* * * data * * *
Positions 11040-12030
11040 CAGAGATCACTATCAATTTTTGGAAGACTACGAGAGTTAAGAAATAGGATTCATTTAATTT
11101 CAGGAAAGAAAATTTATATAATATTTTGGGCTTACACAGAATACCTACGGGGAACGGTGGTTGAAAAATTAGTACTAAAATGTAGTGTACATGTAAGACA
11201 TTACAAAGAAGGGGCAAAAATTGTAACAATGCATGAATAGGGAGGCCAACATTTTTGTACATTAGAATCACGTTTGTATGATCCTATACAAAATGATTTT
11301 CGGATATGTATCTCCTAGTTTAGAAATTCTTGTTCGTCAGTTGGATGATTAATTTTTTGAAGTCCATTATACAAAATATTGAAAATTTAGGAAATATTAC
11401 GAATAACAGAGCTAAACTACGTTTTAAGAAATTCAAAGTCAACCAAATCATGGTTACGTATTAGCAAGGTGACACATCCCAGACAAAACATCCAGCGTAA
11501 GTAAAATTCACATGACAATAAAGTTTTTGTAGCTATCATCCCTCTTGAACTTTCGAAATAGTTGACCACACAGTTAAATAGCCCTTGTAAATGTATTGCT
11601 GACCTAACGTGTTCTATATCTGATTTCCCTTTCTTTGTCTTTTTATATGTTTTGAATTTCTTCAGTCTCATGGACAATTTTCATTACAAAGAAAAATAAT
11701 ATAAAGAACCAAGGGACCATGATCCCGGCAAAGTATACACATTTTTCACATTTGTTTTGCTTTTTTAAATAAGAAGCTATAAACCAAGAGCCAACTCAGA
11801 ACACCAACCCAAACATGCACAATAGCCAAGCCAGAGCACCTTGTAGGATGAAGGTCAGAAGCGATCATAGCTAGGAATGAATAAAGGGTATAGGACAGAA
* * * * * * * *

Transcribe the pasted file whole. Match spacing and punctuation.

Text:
Positions 11040-12030
11040 CAGAGATCACTATCAATTTTTGGAAGACTACGAGAGTTAAGAAATAGGATTCATTTAATTT
11101 CAGGAAAGAAAATTTATATAATATTTTGGGCTTACACAGAATACCTACGGGGAACGGTGGTTGAAAAATTAGTACTAAAATGTAGTGTACATGTAAGACA
11201 TTACAAAGAAGGGGCAAAAATTGTAACAATGCATGAATAGGGAGGCCAACATTTTTGTACATTAGAATCACGTTTGTATGATCCTATACAAAATGATTTT
11301 CGGATATGTATCTCCTAGTTTAGAAATTCTTGTTCGTCAGTTGGATGATTAATTTTTTGAAGTCCATTATACAAAATATTGAAAATTTAGGAAATATTAC
11401 GAATAACAGAGCTAAACTACGTTTTAAGAAATTCAAAGTCAACCAAATCATGGTTACGTATTAGCAAGGTGACACATCCCAGACAAAACATCCAGCGTAA
11501 GTAAAATTCACATGACAATAAAGTTTTTGTAGCTATCATCCCTCTTGAACTTTCGAAATAGTTGACCACACAGTTAAATAGCCCTTGTAAATGTATTGCT
11601 GACCTAACGTGTTCTATATCTGATTTCCCTTTCTTTGTCTTTTTATATGTTTTGAATTTCTTCAGTCTCATGGACAATTTTCATTACAAAGAAAAATAAT
11701 ATAAAGAACCAAGGGACCATGATCCCGGCAAAGTATACACATTTTTCACATTTGTTTTGCTTTTTTAAATAAGAAGCTATAAACCAAGAGCCAACTCAGA
11801 ACACCAACCCAAACATGCACAATAGCCAAGCCAGAGCACCTTGTAGGATGAAGGTCAGAAGCGATCATAGCTAGGAATGAATAAAGGGTATAGGACAGAA